Arctic Domain Awareness Center Leverages Technology to Assist Circumpolar Operations
Finding technological tools to operate in the far north …
It’s not unusual for mistakes to be made during a big, complex operation like the emergency-rescue training exercise the U.S. Coast Guard and its partners conducted this week in Northern Alaska. But, mistakes while training are OK, says Doug Causey, a University of Alaska Anchorage professor and head scientist with the Arctic Domain Awareness Center.
“My experience is that in an exercise that, at the end, you’d say ‘Well, we solved everything,’ then you probably didn’t have a very good exercise,” he said.
Causey is principal investigator with the center, a sort of research and development organization that’s based out of UAA and funded by the federal Department of Homeland Security. Causey says the exercise, called Arctic Chinook, didn’t just test the ability of emergency operators to respond to a maritime emergency in Arctic waters.
It also gave the center a chance to look for ways to improve the flow of information coming in from all directions and relaying it back to operators in the field – quickly.
“How can you take ‘data streams’ like (reports about) wind – or waves or temperature or whatever it is – how can you put these together so that in a search and rescue response, that’s going to help the Coast Guard know what to do, or what to plan for?”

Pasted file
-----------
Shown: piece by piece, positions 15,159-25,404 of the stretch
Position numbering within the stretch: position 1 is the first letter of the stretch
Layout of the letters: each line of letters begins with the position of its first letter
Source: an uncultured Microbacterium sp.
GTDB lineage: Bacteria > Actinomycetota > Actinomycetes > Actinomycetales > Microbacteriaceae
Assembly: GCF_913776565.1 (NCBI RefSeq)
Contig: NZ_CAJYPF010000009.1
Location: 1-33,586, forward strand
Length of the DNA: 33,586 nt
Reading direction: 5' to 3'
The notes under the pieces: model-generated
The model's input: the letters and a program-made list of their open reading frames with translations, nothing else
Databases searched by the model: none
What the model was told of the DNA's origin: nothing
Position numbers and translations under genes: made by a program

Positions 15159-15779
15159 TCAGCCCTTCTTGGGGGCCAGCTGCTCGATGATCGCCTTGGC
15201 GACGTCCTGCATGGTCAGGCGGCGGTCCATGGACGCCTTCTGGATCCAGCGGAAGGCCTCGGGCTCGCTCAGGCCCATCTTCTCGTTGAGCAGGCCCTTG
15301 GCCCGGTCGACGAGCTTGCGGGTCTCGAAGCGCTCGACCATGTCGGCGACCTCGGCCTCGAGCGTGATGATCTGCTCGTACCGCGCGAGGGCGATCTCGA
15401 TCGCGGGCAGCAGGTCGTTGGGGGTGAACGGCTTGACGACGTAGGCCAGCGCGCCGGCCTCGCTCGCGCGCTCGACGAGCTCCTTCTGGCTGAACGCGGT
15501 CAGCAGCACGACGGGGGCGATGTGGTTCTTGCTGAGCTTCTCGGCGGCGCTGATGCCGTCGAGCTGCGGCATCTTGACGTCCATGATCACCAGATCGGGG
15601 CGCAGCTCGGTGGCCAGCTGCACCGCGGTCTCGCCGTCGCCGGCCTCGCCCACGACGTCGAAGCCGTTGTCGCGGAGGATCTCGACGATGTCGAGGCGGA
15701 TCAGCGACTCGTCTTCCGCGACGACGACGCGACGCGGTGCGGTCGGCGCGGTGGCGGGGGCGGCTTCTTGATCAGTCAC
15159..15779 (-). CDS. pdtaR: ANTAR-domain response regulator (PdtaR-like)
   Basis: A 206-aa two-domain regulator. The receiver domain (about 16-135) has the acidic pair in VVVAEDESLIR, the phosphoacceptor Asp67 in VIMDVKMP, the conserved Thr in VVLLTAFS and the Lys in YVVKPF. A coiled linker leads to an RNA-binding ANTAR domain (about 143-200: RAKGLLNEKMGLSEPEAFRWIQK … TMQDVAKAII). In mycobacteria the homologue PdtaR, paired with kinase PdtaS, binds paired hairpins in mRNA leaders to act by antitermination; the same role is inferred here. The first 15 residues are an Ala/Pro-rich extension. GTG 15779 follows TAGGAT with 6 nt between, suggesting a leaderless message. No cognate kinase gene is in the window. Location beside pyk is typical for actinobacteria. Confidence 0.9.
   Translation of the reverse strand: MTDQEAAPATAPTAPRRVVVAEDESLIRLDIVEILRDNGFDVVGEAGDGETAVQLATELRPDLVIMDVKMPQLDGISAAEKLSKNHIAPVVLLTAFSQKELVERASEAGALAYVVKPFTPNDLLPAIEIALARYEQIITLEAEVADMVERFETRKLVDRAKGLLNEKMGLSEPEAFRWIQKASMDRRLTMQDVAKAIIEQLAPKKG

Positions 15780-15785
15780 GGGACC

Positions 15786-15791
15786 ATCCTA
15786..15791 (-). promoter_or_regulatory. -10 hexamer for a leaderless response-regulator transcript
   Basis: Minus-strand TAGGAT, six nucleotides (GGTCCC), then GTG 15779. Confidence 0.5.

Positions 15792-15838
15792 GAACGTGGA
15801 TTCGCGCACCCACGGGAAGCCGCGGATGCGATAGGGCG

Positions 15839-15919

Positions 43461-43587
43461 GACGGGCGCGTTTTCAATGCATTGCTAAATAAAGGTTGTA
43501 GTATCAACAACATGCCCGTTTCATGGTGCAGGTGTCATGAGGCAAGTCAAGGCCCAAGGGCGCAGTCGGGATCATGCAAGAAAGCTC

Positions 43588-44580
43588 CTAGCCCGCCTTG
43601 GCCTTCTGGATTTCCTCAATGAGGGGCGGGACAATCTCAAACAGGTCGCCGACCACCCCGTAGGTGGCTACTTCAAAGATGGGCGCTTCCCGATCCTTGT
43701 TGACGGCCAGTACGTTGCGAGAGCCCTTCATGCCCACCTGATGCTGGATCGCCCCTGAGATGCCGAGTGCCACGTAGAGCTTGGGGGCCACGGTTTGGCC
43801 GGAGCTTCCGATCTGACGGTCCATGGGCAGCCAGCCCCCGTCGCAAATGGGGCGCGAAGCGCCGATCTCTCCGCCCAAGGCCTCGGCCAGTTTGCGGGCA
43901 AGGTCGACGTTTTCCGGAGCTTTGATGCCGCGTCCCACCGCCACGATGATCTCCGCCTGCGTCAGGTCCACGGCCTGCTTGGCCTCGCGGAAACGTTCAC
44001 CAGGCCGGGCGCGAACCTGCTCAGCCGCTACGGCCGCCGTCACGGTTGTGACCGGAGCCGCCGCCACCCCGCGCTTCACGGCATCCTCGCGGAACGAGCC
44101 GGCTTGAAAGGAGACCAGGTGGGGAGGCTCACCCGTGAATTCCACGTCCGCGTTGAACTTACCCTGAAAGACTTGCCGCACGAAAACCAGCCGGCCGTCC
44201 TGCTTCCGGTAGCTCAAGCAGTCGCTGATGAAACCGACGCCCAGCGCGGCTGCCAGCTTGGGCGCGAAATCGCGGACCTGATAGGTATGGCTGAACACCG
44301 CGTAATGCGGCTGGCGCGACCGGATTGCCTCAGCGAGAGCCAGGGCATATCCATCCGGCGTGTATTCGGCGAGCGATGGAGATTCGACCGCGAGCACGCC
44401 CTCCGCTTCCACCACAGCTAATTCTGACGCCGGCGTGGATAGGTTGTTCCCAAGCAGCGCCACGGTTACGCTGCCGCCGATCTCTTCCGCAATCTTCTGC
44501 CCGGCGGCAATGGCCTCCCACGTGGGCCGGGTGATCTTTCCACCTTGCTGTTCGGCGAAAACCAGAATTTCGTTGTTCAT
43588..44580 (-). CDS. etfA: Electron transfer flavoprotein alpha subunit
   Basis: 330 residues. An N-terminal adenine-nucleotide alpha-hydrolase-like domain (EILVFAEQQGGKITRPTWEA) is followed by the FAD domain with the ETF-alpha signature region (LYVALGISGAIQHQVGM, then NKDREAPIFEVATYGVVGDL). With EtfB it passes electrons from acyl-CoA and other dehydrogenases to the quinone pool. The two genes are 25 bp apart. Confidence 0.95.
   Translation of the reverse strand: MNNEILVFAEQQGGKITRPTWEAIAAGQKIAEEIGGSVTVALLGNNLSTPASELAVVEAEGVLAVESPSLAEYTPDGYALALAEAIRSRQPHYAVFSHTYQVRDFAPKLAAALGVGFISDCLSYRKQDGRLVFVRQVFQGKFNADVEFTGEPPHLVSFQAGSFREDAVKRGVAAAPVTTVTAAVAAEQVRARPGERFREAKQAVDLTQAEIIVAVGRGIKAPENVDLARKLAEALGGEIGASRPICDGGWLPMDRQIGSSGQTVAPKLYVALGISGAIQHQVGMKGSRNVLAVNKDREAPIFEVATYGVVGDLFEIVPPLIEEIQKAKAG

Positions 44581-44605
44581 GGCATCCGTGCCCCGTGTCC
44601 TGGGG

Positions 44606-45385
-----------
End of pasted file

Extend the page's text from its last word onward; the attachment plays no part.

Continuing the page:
Causey says looking for solutions for sorting through the torrents of information, a process he calls “data fusion,” has been one of the center’s main missions since it was established about a year ago.
Randy “Church” Kee is the center’s executive director, and he says that problem is aggravated by the sheer size and remote nature of the domain over which the center seeks to maintain awareness. That is, the Arctic Ocean around Alaska and western Canada.
“The Coast Guard has a time and distance problem,” he said. “It has enormous responsibility for not only the Arctic, but all of Alaska.”
Kee says the Arctic Domain Awareness Center uses data from research conducted by the University of Alaska and the center’s other academic partners to develop models to help Arctic operators, including industry, monitor conditions like sea ice extent and storm surges.